By the end of the next year, the Ayuntamiento will begin burying the city’s railway tracks in order to create a massive green space that will connect Valencia to the barrios in the south via Garcia Lorca Boulevard.
Valencian City Council intends to cover the railway track adjacent to Central Park and turn the entire area into a huge park in one of the largest development projects since the City of Arts and Sciences. The new green space will be 49.000 square metres in size, one kilometre long, and will transform some of Valencia’s most unsightly areas into something beautiful. It will run alongside Garcia Lorca Boulevard and up to Valencia’s newly developed Central Park.
It is most likely the most anticipated aspect of a futuristic Central Park project that, despite being shelved for years, continues to develop at a reasonable pace. The plan to relocate both railway stations from the city centre and build a new underground travel hub is taking shape.
All of the work required for this to happen is divided among the various projects. The creation of a massive park in place of the railway tracks is only one of them, but it is likely to be the most popular. Apart from providing green spaces, one of the immediate benefits will be a significant increase in the property values of the surrounding blocks of flats for both Raiosa and Mallila residents.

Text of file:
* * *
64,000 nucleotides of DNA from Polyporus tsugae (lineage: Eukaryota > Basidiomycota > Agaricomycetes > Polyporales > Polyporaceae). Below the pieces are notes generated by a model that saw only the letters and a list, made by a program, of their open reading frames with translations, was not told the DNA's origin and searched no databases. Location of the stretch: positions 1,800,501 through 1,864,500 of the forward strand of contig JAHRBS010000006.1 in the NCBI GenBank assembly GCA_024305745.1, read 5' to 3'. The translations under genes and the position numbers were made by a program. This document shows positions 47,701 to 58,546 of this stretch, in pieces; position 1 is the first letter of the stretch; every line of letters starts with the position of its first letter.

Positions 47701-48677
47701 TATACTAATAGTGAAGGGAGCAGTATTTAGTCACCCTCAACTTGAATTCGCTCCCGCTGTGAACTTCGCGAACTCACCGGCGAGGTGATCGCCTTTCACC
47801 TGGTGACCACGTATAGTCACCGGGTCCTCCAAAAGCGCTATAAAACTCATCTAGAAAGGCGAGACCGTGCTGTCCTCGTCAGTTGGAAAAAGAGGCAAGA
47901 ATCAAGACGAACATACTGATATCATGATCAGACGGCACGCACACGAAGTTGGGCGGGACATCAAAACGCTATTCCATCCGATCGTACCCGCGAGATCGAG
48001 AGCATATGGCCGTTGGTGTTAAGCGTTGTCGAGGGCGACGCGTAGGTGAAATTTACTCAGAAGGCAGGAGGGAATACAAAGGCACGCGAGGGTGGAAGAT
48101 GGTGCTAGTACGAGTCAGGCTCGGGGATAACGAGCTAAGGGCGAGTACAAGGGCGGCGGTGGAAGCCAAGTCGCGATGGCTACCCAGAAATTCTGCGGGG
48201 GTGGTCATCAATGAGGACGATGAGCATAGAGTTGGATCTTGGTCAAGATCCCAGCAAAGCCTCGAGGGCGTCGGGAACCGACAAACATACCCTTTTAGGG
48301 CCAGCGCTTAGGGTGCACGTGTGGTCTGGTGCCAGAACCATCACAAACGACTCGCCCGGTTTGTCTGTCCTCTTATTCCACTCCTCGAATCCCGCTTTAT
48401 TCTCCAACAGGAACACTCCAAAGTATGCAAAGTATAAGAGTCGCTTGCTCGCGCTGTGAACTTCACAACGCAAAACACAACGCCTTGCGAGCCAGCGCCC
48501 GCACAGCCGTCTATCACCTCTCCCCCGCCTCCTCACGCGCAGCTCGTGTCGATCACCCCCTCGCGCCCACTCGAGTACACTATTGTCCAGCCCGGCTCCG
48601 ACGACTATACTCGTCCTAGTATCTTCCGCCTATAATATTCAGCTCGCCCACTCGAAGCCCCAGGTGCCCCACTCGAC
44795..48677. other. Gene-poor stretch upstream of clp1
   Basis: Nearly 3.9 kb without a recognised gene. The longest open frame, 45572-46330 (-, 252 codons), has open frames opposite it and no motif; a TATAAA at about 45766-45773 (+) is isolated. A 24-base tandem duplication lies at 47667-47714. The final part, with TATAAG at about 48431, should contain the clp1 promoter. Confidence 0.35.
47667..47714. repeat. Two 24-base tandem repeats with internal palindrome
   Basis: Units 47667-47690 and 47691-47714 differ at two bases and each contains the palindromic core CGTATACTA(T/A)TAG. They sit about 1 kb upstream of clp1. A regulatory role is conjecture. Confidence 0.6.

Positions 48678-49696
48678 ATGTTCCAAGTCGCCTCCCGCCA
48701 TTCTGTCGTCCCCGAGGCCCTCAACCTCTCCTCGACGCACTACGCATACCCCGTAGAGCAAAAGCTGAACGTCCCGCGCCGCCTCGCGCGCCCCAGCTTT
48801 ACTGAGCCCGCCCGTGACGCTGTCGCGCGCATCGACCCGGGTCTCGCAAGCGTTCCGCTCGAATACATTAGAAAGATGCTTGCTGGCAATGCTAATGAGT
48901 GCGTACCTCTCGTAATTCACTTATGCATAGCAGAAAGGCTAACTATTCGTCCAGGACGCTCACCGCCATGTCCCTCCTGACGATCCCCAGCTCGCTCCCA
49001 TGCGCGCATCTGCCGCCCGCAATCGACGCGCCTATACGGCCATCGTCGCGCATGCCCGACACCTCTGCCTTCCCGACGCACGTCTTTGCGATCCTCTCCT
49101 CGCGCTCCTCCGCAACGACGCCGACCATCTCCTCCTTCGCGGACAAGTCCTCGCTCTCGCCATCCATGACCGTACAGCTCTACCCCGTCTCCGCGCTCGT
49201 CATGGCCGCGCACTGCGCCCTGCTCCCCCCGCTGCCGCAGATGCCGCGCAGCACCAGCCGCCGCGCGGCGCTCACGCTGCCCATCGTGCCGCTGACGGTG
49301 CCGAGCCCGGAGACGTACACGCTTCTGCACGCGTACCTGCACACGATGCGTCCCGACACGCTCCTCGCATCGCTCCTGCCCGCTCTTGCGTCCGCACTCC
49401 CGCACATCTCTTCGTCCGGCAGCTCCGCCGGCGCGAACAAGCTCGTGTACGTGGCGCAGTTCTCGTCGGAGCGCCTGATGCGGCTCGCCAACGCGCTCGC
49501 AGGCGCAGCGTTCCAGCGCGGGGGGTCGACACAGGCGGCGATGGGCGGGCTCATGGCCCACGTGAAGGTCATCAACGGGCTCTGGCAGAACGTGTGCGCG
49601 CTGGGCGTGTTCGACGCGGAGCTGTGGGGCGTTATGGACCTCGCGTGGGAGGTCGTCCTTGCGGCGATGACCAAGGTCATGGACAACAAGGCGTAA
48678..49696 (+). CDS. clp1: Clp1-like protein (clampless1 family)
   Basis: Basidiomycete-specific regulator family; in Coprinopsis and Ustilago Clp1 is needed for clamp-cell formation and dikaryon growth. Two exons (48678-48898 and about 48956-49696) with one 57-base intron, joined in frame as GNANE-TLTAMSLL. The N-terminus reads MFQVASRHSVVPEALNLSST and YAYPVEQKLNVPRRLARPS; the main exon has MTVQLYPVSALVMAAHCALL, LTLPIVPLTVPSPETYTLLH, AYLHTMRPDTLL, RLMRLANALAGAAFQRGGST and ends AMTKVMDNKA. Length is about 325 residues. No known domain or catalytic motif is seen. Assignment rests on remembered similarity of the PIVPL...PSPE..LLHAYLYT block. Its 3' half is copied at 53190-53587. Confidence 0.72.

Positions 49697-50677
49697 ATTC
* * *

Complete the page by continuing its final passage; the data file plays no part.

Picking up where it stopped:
It will not only eliminate the sight of the tracks, but it will also completely eradicate the noise. Garcia Lorca Boulevard will be closed to traffic in the future, which guarantees less pollution. It will only be accessible on foot, via sidewalks ranging in width from six to twelve metres. On each side, a bidirectional bike line will be built.
The redevelopment will be linked to the construction of the new railway access to the city, and it is expected to start between the end of next year and the beginning of 2023. The works are scheduled to be completed by 2027 at a cost of € 400 million. When finished, the southern neighbourhoods will be linked to the newly developed new bed of the Turia river, another massive project in the works.
According to the mayor, Joan Ribó, “these are the kinds of works that will change the city’s landscape,” as well as “a show of resolve to deal with climate change.” The Urban Mobility Plan, which has already been approved, and the Green and Biodiversity Plan, which is currently being drafted, serve as the foundation for this project.
Sandra Gómez, Deputy Mayor and Head of Urban Development, has stated that the project will remove all suburban railway lines and high-speed entry tracks, as well as allow for the demolition of the Giorgeta bridge.
The project is not supported by any European funds. The Spanish government will fund half of the €400 million needed, with the other half split between the City Council and the Generalitat Valenciana.
The reconstruction of the Garcia Lorca boulevard will take place alongside many other major projects in this area of the city. When completed, Garcia Lorca boulevard will be the focal point of the new Valencia South corridor, which will connect the city centre with the Vara de Quart district and the new Turia River’s bed.